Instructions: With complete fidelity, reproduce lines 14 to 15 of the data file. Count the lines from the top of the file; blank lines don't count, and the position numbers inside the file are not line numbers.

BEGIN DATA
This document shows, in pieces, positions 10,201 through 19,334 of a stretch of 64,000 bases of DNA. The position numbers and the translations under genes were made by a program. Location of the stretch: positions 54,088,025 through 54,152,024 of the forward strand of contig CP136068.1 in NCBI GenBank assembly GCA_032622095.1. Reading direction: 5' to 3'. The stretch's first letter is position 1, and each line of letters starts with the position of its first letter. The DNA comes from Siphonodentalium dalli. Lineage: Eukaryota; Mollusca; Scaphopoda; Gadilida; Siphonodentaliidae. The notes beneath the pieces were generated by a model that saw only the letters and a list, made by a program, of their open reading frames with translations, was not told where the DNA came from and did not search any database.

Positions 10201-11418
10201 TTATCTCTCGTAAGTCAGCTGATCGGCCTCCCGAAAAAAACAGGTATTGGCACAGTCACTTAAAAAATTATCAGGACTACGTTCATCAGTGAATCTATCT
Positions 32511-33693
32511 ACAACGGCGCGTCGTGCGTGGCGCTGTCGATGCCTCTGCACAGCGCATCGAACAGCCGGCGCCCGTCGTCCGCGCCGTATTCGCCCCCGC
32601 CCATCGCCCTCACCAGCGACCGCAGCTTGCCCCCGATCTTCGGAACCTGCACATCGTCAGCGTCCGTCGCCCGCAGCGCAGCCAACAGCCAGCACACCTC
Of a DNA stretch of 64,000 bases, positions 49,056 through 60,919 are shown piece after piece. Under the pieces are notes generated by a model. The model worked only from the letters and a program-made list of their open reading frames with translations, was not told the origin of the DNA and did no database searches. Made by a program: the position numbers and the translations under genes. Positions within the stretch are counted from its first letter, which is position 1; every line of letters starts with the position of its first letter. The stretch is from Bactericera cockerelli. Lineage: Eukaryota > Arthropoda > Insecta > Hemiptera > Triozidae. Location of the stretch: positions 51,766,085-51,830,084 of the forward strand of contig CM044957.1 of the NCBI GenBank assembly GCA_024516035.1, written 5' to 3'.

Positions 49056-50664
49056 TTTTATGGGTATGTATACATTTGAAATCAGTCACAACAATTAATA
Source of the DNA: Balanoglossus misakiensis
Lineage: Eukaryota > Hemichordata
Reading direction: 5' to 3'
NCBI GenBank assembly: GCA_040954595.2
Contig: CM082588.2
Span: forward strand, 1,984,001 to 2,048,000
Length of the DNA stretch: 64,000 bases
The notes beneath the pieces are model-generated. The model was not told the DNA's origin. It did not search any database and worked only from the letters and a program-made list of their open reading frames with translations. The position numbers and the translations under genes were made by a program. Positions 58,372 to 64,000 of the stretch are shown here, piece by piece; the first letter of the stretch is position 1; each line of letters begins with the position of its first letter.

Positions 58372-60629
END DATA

Contig: CM082588.2
Span: forward strand, 1,984,001 to 2,048,000